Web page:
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Credit: Thom Show

Review by Laura Money

Parkour collides with the Big Top in this unique combination of electronic music and circus. Undertone uses live triggering on a looping machine to create temporal soundscapes from the performance it’s influencing. Confusing? Well, it’s not as complex as it sounds.

Five performers enter the big top – four experts in movement and dance, one DJ extraordinaire. They have a hipster vibe in their 20 shades of grey, top knots, facial hair and quirky tattoos. The DJ attends a comprehensive electronic music system, creating sounds from ambient noise and looping that into an urban soundscape. The others stand at a corner each of a table-tennis table, hitting different parts in a syncopation that seems random, until you realise that the DJ is picking all of it up. They are having fun, grinning at each other in playful jest. This could be anywhere – your garage, someone’s rumpus room, a community centre. They could be any group of friends – until they start to manipulate the space in front of them with their bodies.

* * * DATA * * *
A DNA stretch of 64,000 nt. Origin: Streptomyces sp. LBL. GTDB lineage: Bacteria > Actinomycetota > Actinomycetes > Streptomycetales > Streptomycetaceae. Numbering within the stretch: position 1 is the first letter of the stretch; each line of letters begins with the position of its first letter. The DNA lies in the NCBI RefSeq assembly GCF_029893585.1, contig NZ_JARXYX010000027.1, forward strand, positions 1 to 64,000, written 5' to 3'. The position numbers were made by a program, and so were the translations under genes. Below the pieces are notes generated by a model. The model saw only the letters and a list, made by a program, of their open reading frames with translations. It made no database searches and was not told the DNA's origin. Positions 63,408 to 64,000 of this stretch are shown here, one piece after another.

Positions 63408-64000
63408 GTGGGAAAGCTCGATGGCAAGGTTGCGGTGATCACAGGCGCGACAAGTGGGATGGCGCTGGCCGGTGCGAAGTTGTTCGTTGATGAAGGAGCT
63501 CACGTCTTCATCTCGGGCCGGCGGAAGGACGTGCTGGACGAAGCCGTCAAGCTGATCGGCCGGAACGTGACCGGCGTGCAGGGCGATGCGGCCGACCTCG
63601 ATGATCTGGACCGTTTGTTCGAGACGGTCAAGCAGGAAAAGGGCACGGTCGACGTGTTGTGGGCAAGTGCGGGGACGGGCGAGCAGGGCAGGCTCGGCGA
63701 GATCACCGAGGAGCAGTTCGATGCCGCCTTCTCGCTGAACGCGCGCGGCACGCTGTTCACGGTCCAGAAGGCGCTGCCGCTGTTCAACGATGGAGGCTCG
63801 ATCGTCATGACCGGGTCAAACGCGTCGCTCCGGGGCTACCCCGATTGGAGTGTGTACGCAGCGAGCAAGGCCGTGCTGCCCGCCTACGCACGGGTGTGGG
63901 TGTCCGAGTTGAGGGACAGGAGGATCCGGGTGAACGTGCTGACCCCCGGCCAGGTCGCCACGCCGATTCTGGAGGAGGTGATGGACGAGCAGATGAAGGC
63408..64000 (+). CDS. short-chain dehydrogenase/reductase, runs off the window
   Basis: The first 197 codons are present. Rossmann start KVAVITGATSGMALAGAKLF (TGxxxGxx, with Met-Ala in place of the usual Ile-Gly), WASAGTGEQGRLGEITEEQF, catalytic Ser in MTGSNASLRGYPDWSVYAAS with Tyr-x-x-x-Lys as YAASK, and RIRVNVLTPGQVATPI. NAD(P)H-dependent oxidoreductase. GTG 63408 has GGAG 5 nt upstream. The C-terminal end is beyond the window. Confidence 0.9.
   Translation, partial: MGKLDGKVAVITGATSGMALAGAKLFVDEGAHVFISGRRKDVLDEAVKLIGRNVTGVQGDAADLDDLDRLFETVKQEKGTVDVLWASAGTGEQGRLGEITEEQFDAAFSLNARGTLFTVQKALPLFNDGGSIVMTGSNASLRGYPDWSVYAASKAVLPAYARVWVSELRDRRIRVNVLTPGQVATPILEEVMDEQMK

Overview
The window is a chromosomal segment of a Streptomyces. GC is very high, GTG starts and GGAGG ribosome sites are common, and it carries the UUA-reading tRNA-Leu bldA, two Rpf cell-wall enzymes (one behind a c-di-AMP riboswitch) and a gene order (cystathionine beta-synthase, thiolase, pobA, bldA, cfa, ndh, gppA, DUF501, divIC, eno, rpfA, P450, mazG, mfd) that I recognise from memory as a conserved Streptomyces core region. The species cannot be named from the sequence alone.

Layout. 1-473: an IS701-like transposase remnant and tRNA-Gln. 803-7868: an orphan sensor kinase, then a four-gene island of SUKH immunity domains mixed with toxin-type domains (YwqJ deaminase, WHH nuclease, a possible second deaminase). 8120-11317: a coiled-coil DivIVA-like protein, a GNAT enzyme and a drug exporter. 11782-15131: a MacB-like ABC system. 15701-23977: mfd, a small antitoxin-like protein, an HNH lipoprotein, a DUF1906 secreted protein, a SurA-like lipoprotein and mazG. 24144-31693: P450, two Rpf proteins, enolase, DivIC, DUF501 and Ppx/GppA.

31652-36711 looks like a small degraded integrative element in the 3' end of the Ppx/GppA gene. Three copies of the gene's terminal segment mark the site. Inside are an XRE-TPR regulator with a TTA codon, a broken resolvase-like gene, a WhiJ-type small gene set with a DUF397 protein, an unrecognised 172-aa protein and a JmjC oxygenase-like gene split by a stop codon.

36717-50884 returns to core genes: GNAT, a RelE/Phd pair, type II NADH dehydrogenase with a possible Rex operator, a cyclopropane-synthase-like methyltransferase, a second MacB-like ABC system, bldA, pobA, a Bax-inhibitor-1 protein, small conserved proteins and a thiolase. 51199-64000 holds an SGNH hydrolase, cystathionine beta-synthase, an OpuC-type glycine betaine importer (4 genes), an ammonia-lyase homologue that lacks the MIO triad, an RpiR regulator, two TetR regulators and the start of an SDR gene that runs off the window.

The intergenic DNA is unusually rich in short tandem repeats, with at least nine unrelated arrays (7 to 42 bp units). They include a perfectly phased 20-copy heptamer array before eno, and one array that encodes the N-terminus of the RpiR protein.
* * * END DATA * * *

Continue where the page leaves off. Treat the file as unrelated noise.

The young adults pommel their way over and under each other using the surface of the tennis-table as an anchor. They move in perfect synchronisation – one false move and they’d be colliding with each other. The whole thing has a Parkour vibe to it – almost like seeing a live rendition of the phenomenon which uses peoples bodies twisted and present to create different meanings to the standard ‘negative’ spaces of our world. Ping-pong balls are supposed to bounce on the surface of a table-tennis table – not people. By using their bodies, the Undertone crew essentially re-write the relationship between physical space, convention, time and aesthetics.

There are hilarious sketches, including a camp interpretation of a table-tennis match. Despite using the table as it was originally intended, the crew are able to gently tease the mainstream phenomenon with a kitsch representation of tennis-wear, competitive spirit, and the ineffable coolness of leisure. There are more conventional circus-acts such as ropes, straps, poles, and tumbling, even juggling but these are all tackled in a fresh, urban way – they are so talented it almost looks like you could give it a try yourself, next time you’re at the local part. But don’t be fooled – it takes immense training and skill to make what you do look effortless.

When: 11 – 17 February 2016 (6pm)

Where: Big Top, Pleasure Gardens, Northbridge, PERTH

Tickets: $16 – $28

Info: Duration 55 minutes, Suitable all ages

Link: http://www.fringeworld.com.au/program/event/2c8870a7-f278-4c96-b314-32818cbdb5ef/